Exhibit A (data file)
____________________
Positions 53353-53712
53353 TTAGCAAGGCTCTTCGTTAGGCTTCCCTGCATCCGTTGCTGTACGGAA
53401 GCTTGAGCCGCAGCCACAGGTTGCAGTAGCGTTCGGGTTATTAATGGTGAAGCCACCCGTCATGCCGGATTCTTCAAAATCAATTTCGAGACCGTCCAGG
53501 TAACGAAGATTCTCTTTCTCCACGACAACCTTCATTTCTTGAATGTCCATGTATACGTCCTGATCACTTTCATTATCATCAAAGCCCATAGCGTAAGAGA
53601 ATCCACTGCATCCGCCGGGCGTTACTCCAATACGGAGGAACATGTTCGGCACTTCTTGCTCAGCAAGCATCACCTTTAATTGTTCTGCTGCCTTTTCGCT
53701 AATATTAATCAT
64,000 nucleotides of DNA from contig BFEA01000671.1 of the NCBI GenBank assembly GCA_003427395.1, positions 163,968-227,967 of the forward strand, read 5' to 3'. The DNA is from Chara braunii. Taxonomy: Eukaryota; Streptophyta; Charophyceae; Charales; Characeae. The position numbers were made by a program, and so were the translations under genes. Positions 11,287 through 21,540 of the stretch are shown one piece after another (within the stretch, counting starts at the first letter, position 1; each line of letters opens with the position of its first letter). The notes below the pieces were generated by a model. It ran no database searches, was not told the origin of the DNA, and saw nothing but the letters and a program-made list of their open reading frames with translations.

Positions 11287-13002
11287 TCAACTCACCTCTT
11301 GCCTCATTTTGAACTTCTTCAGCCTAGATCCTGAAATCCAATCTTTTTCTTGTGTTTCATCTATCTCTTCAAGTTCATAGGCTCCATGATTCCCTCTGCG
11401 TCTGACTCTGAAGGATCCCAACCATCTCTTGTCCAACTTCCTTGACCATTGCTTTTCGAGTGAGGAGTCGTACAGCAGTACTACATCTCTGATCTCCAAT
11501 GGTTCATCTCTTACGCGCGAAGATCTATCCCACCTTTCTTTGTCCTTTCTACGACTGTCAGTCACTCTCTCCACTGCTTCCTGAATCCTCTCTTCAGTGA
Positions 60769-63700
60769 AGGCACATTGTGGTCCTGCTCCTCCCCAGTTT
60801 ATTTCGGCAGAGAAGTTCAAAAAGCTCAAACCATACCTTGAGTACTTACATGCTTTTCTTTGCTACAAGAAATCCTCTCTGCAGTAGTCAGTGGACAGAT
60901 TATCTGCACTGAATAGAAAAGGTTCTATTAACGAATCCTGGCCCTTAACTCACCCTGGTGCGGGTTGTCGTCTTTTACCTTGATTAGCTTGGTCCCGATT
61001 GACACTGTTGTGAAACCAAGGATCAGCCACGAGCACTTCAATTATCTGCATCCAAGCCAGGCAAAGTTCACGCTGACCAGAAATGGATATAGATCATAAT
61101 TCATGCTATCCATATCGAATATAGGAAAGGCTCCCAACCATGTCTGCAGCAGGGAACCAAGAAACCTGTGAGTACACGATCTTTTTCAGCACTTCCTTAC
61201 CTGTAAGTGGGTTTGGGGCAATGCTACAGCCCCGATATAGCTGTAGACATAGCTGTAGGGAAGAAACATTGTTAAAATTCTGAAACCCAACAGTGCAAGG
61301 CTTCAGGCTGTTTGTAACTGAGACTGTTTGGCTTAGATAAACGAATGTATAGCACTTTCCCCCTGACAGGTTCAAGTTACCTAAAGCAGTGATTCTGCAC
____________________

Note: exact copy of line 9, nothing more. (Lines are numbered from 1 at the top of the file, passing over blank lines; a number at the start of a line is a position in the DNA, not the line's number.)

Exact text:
11287 TCAACTCACCTCTT